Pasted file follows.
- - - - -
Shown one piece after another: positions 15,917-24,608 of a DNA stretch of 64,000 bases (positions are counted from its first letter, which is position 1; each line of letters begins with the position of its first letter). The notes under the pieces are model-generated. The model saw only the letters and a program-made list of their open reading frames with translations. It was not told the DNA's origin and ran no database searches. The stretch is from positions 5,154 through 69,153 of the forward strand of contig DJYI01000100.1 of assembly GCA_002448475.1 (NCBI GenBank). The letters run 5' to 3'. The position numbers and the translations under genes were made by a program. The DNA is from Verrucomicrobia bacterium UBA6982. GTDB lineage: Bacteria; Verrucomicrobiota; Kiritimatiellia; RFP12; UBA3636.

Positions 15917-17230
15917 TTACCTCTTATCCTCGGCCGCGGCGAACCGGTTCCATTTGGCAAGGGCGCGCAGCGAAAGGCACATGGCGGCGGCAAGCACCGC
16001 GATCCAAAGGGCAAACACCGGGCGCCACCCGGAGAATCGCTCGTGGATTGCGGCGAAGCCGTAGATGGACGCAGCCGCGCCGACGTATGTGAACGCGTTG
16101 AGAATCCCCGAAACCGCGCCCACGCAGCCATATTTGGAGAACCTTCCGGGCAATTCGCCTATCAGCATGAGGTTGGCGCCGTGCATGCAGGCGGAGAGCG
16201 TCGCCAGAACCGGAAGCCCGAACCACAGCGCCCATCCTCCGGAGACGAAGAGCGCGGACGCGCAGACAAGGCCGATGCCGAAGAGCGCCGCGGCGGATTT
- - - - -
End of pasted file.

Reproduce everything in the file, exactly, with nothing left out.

Shown one piece after another: positions 15,917-24,608 of a DNA stretch of 64,000 bases (positions are counted from its first letter, which is position 1; each line of letters begins with the position of its first letter). The notes under the pieces are model-generated. The model saw only the letters and a program-made list of their open reading frames with translations. It was not told the DNA's origin and ran no database searches. The stretch is from positions 5,154 through 69,153 of the forward strand of contig DJYI01000100.1 of assembly GCA_002448475.1 (NCBI GenBank). The letters run 5' to 3'. The position numbers and the translations under genes were made by a program. The DNA is from Verrucomicrobia bacterium UBA6982. GTDB lineage: Bacteria; Verrucomicrobiota; Kiritimatiellia; RFP12; UBA3636.

Positions 15917-17230
15917 TTACCTCTTATCCTCGGCCGCGGCGAACCGGTTCCATTTGGCAAGGGCGCGCAGCGAAAGGCACATGGCGGCGGCAAGCACCGC
16001 GATCCAAAGGGCAAACACCGGGCGCCACCCGGAGAATCGCTCGTGGATTGCGGCGAAGCCGTAGATGGACGCAGCCGCGCCGACGTATGTGAACGCGTTG
16101 AGAATCCCCGAAACCGCGCCCACGCAGCCATATTTGGAGAACCTTCCGGGCAATTCGCCTATCAGCATGAGGTTGGCGCCGTGCATGCAGGCGGAGAGCG
16201 TCGCCAGAACCGGAAGCCCGAACCACAGCGCCCATCCTCCGGAGACGAAGAGCGCGGACGCGCAGACAAGGCCGATGCCGAAGAGCGCCGCGGCGGATTT